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On Ultrafast Time-Domain TeraHertz Spectroscopy in the Condensed Phase: Linear Spectroscopic Measurements of Hydrogen-Bond Dynamics of Astrochemical Ice Analogs and Nonlinear TeraHertz Kerr Effect Measurements of Vibrational Quantum Beats

Citation

Allodi, Marco Alberto (2015) On Ultrafast Time-Domain TeraHertz Spectroscopy in the Condensed Phase: Linear Spectroscopic Measurements of Hydrogen-Bond Dynamics of Astrochemical Ice Analogs and Nonlinear TeraHertz Kerr Effect Measurements of Vibrational Quantum Beats. Dissertation (Ph.D.), California Institute of Technology. doi:10.7907/Z97D2S2P. http://resolver.caltech.edu/CaltechTHESIS:05312015-221615628

Abstract

Much of the chemistry that affects life on planet Earth occurs in the condensed phase. The TeraHertz (THz) or far-infrared (far-IR) region of the electromagnetic spectrum (from 0.1 THz to 10 THz, 3 cm-1 to 300 cm-1, or 3000 μm to 30 μm) has been shown to provide unique possibilities in the study of condensed-phase processes. The goal of this work is to expand the possibilities available in the THz region and undertake new investigations of fundamental interest to chemistry. Since we are fundamentally interested in condensed-phase processes, this thesis focuses on two areas where THz spectroscopy can provide new understanding: astrochemistry and solvation science. To advance these fields, we had to develop new instrumentation that would enable the experiments necessary to answer new questions in either astrochemistry or solvation science. We first developed a new experimental setup capable of studying astrochemical ice analogs in both the TeraHertz (THz), or far-Infrared (far-IR), region (0.3 - 7.5 THz; 10 - 250 cm-1) and the mid-IR (400 - 4000 cm-1). The importance of astrochemical ices lies in their key role in the formation of complex organic molecules, such as amino acids and sugars in space. Thus, the instruments are capable of performing variety of spectroscopic studies that can provide especially relevant laboratory data to support astronomical observations from telescopes such as the Herschel Space Telescope, the Stratospheric Observatory for Infrared Astronomy (SOFIA), and the Atacama Large Millimeter Array (ALMA). The experimental apparatus uses a THz time-domain spectrometer, with a 1750/875 nm plasma source and a GaP detector crystal, to cover the bandwidth mentioned above with ~10 GHz (~0.3 cm-1) resolution.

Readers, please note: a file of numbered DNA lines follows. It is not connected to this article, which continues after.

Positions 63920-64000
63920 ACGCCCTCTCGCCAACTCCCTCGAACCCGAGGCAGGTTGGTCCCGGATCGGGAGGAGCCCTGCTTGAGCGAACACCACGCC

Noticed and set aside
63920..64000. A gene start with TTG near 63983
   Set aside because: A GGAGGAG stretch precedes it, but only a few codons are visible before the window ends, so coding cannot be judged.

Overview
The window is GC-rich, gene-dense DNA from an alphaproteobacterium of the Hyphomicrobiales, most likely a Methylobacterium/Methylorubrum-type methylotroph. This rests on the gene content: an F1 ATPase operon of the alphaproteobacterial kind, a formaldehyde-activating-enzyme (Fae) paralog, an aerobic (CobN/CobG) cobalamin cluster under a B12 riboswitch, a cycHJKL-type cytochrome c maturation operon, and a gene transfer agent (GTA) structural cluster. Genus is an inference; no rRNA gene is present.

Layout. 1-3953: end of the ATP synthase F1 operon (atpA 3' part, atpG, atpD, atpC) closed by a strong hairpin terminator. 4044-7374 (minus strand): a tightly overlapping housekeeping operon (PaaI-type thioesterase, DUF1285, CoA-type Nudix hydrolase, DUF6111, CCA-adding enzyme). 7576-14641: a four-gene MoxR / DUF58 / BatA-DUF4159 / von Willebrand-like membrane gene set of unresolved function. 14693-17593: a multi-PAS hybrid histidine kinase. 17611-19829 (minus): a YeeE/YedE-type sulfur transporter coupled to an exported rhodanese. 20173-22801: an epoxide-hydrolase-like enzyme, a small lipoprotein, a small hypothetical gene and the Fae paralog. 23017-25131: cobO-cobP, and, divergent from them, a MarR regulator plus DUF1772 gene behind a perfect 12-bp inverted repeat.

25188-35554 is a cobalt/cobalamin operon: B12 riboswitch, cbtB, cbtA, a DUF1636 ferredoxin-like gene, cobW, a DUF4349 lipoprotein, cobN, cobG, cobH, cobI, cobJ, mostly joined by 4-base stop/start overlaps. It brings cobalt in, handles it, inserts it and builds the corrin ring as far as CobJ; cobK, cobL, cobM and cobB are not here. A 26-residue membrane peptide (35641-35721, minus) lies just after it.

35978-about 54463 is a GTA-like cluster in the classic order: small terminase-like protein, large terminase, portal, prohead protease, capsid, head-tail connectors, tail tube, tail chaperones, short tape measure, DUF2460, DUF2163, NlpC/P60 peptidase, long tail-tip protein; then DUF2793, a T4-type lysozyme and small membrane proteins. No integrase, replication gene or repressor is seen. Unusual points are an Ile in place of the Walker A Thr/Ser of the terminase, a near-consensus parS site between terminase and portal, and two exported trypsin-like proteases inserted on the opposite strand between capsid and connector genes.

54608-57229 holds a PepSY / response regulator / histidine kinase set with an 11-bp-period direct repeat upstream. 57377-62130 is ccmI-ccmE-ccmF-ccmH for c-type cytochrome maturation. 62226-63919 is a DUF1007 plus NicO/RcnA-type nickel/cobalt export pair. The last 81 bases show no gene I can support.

Using the above instrumentation, experimental spectra of astrochemical ice analogs of water and carbon dioxide in pure, mixed, and layered ices were collected at different temperatures under high vacuum conditions with the goal of investigating the structure of the ice. We tentatively observe a new feature in both amorphous solid water and crystalline water at 33 cm-1 (1 THz). In addition, our studies of mixed and layered ices show how it is possible to identify the location of carbon dioxide as it segregates within the ice by observing its effect on the THz spectrum of water ice. The THz spectra of mixed and layered ices are further analyzed by fitting their spectra features to those of pure amorphous solid water and crystalline water ice to quantify the effects of temperature changes on structure. From the results of this work, it appears that THz spectroscopy is potentially well suited to study thermal transformations within the ice.